Forgotten in the initial plunge and excitement are the future potential of applications. While access to the Big Data store is limited at first, in the future, hardware will be faster, data retrieval quicker and DBMS software more flexible in managing high-performance query access.

Applications of the Future

IT architects and application designers must anticipate the requirements by the business to access the new, highly valuable data store. Relational database access will still be done using either a form of SQL or key-value access in the case of NoSQL databases, while the MapReduce framework will be used for processing parallelizable problems across huge data sets, using a large number of CPUs or server nodes. Current and future application designs must be adapted to the new environment.

The initial implementation of a Big Data hardware and software suite may only take into account ad hoc querying against the new data store. Once the proof of concept and pilot project phases are complete, what are the next steps? The most critical element for the IT architect is the realization that future applications will require access to Big Data.

Most Big Data implementations are characterized by extremely fast query times, sometimes reducing queries that run for days using traditional methods down to a few seconds. However, as access proliferates across multiple applications and multiple lines of business, the architect’s job becomes much more difficult. Performance may suffer, and resource capacity planning suddenly becomes an issue. This will drive up costs, as the enterprise struggles to address application needs by upgrading data store sizes and hardware capabilities.

Application Considerations Sans an Appliance

With a higher volume of data being stored in DB2 tables, current best practices need to be reviewed. The most important things to get right in an environment without a Big Data appliance include:

Data archival. It’s essential that the DBA and IT architect develop an efficient database design and purge/archive process that makes data archival possible. For example, in a data warehouse environment, large volumes of data are usually stored in partitioned tables that are physically partitioned by date. In this case, a simple purge/archival mechanism can back up the “oldest” partition, followed by physical or logical partition rotation.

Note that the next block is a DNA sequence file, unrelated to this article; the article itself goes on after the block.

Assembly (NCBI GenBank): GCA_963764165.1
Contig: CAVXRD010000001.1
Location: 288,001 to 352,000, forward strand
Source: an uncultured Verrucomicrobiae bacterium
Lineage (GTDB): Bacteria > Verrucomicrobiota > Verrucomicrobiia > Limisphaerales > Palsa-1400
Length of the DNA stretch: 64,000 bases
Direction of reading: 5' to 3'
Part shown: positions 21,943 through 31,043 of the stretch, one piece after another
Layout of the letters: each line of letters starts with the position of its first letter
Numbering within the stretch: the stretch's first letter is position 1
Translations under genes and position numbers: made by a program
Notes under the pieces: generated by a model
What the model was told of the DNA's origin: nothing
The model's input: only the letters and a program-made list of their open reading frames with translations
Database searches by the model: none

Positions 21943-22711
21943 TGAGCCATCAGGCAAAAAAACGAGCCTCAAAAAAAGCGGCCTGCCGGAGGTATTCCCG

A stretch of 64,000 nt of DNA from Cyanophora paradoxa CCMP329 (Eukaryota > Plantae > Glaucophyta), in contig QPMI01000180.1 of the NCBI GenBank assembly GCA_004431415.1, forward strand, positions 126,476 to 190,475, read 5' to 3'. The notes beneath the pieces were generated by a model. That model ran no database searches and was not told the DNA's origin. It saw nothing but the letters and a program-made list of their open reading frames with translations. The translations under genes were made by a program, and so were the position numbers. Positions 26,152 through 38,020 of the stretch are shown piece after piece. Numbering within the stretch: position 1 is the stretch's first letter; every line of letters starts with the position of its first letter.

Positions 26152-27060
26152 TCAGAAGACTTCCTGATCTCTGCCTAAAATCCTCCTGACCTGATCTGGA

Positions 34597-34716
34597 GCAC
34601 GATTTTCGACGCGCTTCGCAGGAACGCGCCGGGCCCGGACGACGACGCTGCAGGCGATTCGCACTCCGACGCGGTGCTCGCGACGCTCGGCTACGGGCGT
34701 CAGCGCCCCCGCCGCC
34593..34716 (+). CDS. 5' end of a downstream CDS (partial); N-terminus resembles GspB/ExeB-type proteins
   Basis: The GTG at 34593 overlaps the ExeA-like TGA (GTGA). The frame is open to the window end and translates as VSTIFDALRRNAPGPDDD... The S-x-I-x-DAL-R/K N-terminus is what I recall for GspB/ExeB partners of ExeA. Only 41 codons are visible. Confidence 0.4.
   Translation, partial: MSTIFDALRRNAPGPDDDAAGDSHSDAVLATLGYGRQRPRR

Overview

In a Big Data environment, even more aggressive archival may be necessary. Current data (today, this month, this year) can remain in the primary table. Older data should be moved to a secondary storage area that can be queried if necessary. Another possibility is vertical partitioning. Data that is queried more often is kept in one set of tables, data queried rarely in another set. Yet another option involves the temporal data management technology available in DB2 10 (see www.ibm.com/developerworks/data/library/techarticle/dm-1204db2temporaldata/).

These designs allow the current data to eventually be loaded into an appliance with minimal database changes.

Partitioning schemes. It’s time to take another look at current tablespace and index partitioning schemes. Big Data changes the way the application looks at the data; plus, some appliances will require that data being loaded into the appliance be static. A common method of accomplishing this is with an active/inactive partition scheme. While the active partition is being updated by an application, the inactive partition can be loaded into the appliance. This idea can be extended to current date-partitioned tables by re-defining partitions in active/inactive pairs.

Another consideration is index physical partitioning. Much was made of the inclusion in DB2 Version 8 of the new table-based partitioning. Additional options now exist, including those that support universal tablespaces and allow unique indexes to have included columns. Last, the result of the inclusion of the LASTUSED parameter for indexes is that it’s time to re-visit the reasons for the existence of indexes, especially those created to enhance performance.

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